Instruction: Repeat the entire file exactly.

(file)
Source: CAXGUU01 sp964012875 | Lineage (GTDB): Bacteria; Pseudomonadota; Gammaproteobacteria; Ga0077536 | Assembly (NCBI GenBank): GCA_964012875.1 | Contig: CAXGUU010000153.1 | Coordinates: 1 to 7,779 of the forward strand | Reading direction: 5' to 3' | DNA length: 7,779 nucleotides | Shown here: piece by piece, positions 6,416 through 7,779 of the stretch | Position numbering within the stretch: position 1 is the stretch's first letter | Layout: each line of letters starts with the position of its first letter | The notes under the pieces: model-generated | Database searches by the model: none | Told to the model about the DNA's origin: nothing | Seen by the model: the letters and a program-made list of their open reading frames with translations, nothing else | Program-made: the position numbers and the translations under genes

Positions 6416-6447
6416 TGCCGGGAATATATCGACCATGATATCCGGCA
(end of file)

Source: CAXGUU01 sp964012875 | Lineage (GTDB): Bacteria; Pseudomonadota; Gammaproteobacteria; Ga0077536 | Assembly (NCBI GenBank): GCA_964012875.1 | Contig: CAXGUU010000153.1 | Coordinates: 1 to 7,779 of the forward strand | Reading direction: 5' to 3' | DNA length: 7,779 nucleotides | Shown here: piece by piece, positions 6,416 through 7,779 of the stretch | Position numbering within the stretch: position 1 is the stretch's first letter | Layout: each line of letters starts with the position of its first letter | The notes under the pieces: model-generated | Database searches by the model: none | Told to the model about the DNA's origin: nothing | Seen by the model: the letters and a program-made list of their open reading frames with translations, nothing else | Program-made: the position numbers and the translations under genes

Positions 6416-6447
6416 TGCCGGGAATATATCGACCATGATATCCGGCA